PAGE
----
Speech is powerful. It can stir people to action, move them to tears of both joy and sorrow, and – as it did here – inflict great pain. On the facts before us, we cannot react to that pain by punishing the speaker. As a nation we have chosen a different course – to protect even hurtful speech on public issues to ensure that we do not stifle public debate. That choice requires that we shield Westboro from tort liability for its picketing in this case.
I agree with the Supreme Court decision. However distressing or despicable these protests may be, banning them would be to a blow to free speech. Yet it is not difficult to understand the anguish of the family or their outrage at having an intimate, painful, private moment violated, even if the protestors were not actually visible or audible. It’s extraordinary, then, that Snyder’s mother, Julie Francis, should write a moving letter this week explaining why she supported the Court’s decision:
Five years ago, my son’s father asked me to join him in bringing a lawsuit against the Westboro Baptist Church. I declined for the following reasons:
I truly believe this is an issue of free speech. I do not like it, and I do not like the WBC, but it is free speech. I was certain that in the end, all that would be accomplished was that a bigger voice would be given to a relatively unknown group of people. I felt it would give them the platform and spotlight they had been seeking. And it did.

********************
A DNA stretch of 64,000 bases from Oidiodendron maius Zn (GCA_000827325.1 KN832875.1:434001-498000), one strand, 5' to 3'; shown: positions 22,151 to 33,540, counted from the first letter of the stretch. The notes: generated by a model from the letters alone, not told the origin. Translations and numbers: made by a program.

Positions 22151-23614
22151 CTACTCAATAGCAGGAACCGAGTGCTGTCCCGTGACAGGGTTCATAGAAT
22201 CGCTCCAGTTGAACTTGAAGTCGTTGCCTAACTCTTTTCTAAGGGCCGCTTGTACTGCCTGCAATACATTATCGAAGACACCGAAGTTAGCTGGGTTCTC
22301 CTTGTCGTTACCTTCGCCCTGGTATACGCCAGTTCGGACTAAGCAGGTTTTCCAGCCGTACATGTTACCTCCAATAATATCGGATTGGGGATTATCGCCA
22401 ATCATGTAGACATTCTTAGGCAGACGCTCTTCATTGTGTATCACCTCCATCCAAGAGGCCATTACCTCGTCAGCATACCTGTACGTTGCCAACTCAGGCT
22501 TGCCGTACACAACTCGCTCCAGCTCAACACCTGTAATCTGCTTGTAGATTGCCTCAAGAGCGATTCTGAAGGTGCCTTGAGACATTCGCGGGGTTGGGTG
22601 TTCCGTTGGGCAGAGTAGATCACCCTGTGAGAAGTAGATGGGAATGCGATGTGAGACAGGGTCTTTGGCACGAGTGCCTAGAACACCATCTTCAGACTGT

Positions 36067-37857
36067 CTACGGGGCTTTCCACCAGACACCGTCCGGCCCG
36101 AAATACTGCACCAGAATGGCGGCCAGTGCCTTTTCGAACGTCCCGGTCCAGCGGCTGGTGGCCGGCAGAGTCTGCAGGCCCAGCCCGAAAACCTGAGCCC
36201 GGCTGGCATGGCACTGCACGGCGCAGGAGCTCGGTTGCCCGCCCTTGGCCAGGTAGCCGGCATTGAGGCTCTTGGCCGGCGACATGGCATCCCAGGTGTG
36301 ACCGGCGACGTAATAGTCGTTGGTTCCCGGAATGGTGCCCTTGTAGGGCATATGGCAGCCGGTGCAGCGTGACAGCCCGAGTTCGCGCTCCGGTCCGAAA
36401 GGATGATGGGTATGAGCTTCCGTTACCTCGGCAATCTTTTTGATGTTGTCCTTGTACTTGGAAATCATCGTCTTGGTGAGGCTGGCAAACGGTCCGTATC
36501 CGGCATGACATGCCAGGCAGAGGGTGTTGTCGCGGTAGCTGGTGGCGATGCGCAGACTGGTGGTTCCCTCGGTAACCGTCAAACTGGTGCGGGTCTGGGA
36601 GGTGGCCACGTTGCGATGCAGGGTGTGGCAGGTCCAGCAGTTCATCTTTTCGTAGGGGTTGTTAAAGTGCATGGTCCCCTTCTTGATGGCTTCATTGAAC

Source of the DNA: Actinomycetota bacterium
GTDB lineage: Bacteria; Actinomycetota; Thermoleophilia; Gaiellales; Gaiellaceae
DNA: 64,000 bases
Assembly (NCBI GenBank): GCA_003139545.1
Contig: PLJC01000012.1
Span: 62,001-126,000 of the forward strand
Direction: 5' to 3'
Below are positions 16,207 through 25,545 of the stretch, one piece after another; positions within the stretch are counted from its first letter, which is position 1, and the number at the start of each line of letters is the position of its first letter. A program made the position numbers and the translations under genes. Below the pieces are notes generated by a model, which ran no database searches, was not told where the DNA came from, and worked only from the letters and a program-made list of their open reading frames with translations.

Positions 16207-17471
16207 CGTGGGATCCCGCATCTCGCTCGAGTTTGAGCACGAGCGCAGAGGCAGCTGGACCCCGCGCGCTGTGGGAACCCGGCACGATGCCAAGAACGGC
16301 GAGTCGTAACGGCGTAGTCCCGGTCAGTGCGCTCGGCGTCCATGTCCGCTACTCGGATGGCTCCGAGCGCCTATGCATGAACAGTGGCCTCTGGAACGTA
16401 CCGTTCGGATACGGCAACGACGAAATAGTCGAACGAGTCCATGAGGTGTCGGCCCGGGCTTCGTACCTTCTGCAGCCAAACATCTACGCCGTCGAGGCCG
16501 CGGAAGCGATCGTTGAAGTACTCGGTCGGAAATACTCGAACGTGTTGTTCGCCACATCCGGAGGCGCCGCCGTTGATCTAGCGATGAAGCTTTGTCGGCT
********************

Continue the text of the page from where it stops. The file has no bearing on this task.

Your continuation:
I did not want the perception that Matt’s funeral was a circus. Although their words are disgusting, we did not see the members of WBC, and Matt’s funeral was a beautiful and loving tribute to a young man well loved and well respected. The WBC, sickening as they are, were not able to overshadow the beauty of our dear beloved Matt and of those who surrounded him with grace, honor, dignity and love. But people who were not even there believe that these seven insignificant members of an insignificant church were able to “ruin” this tribute — this saying goodbye — to our Matt.
Most important, I wanted my son Matthew to be left to rest in peace. I wanted him remembered for all he was. I did not want him remembered as just a young Marine associated continuously with a vile and vicious so-called church. Matthew deserves much better than that.
The Supreme Court decision came down on March 2, in an 8-1 decision, on the side of free speech. March 3rd marked five years since we lost our dear Matt. I love him and miss him. I am glad this didn’t happen on the anniversary of his death, and I am glad free speech has prevailed.
It’s been a tough road because it can be misconstrued by those who don’t know me and think that I support those vile people. That has never been the case. I love my son: As a Marine, Matt was entrusted with defending and protecting our rights, our liberties, our Constitution.
I hope this ends it; I hope Matt can now be allowed to rest peacefully, no longer continually associated with these despicable people. I am glad the Supreme Court has ruled with the law, with the nation, with the Constitution. In America, you cannot take away the right of free speech, no matter how vile. I do believe our blessed Matt would feel the same way.
Thank you to each of you who has understood my position. It has meant very much to me.
It must have taken considerable courage and will for Julie Francis to put aside not simply family loyalties buy also her inevitable sense of outrage at the Church’s actions. The most necessary defence of free speech is at the point where it is most difficult or painful to do so. That is why Julie Francis’ stance is both courageous and important.